The malcontent


John Marston’s play The Malcontent (c.1603) is currently being performed at the Sam Wanamaker Playhouse (part of the Globe Theatre complex) in London. As was the case in the 1600s, the play is being performed by children in an indoor theatre. Marston’s play was first acted at the Blackfriars theatre by the Children of the Chapel Royal. The boys’ company began performing plays at Blackfriars in 19602 and such performances became very popular. In Hamlet, Shakespeare has Rosencrantz complain of such productions:

Nay, their endeavour keeps in the wonted pace: but there is, sir, an aery of children, little eyases, that cry out on the top of question, and are most tyrannically clapped for’t: these are now the fashion …

Marston wrote most of his plays for boys’ companies, yet his plays must have come across peculiarly through young mouths, being as they are often satirical in tone and scathing about human kind in general. Marston himself was a misanthropic, cynical character, habitually at war with society. His personality seems to have been expressed through the play’s title figure, Malevole, the malcontent. Malevole is a duke named Altofront who has been deposed by his brother. He disguises himself as a hanger-on to regain his dukedom and in the process expresses his disgust at the life of the court. A complicated plot sees Pietro turn remorseful over his behaviour and join forces with Malevole to turn the tables on upstart courtier Mendoza, the villain of the piece.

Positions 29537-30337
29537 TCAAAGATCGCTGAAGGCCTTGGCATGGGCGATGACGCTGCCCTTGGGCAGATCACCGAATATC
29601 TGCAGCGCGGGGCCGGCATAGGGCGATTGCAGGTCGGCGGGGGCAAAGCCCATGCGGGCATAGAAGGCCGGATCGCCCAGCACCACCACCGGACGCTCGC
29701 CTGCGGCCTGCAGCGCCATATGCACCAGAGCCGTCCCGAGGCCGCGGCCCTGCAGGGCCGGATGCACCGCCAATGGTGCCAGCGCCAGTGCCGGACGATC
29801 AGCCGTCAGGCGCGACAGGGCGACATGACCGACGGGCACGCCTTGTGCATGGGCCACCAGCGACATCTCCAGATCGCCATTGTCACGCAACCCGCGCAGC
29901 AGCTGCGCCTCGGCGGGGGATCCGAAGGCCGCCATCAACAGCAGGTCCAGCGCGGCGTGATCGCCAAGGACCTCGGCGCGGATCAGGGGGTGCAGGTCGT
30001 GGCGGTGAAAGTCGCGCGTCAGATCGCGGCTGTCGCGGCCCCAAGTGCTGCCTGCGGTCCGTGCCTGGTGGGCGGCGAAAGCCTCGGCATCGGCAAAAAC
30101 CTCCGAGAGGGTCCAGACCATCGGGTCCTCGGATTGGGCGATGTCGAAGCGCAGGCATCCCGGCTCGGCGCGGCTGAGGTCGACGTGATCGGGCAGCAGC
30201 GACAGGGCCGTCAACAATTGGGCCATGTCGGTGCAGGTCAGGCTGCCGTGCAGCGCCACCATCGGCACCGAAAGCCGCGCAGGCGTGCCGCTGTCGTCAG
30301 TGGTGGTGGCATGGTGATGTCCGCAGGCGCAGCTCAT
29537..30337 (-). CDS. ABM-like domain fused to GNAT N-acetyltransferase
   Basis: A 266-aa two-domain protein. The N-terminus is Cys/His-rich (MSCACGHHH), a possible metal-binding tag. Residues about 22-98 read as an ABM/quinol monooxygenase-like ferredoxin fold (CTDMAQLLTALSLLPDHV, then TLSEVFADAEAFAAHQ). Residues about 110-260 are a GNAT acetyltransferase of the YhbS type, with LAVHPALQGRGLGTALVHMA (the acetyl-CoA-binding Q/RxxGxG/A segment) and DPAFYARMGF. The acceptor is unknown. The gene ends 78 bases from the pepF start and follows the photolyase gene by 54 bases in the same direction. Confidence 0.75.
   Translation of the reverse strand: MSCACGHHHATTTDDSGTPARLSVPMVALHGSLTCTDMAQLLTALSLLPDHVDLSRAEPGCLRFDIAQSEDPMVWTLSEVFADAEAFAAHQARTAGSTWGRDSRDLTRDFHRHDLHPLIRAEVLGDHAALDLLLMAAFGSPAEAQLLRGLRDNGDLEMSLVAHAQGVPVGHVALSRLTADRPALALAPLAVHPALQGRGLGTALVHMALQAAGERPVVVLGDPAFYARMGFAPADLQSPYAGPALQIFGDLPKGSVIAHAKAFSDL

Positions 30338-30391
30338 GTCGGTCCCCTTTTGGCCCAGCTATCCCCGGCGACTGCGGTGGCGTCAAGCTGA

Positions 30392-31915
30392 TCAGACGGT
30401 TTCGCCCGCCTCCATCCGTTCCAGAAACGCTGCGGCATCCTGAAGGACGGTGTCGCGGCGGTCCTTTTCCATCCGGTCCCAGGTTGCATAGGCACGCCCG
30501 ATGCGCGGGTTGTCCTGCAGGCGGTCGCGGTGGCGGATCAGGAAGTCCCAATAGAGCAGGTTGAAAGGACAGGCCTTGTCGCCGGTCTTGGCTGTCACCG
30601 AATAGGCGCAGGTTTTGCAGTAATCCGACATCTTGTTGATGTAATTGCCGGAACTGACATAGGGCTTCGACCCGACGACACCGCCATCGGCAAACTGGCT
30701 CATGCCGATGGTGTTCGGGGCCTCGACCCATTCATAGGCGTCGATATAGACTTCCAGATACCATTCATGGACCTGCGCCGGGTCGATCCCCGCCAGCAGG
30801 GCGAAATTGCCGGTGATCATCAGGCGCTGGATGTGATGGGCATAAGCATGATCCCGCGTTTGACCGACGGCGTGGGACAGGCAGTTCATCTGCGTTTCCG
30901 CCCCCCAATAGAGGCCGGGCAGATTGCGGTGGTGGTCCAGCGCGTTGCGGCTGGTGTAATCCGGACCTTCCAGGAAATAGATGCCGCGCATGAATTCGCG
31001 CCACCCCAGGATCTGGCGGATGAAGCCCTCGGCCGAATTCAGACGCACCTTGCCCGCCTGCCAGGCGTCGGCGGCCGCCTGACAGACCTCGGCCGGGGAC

The malcontent is a staple figure of late Elizabethan and Jacobean drama. The world-weary cynic who tries to stand outside the ugliness of the world, while expressing his contempt for it, but gets sucked into it eventually (often to enact some revenge) is there in Malevole, in Shakespeare’s Hamlet and Jacques (As You Like It), in Vindice (The Revenger’s Tragedy, by Cyril Tourneur or Thomas Middleton, depending on who you consult), in George Chapman’s eponymous Bussy d’Ambois, and in John Webster’s Flamineo (The White Devil) and Bosola (The Duchess of Malfi). Such discontented social commentators seem to be plausible guises for the playwrights themselves: outsiders with privileged insight, disguising their disgust at the world’s ways to try and protect themselves from that world’s vengefulness, yet forced to speak, and ultimately (like Hamlet and Malevole, who bears a some resemblance to Shakespeare’s character – written a few years earlier) to act.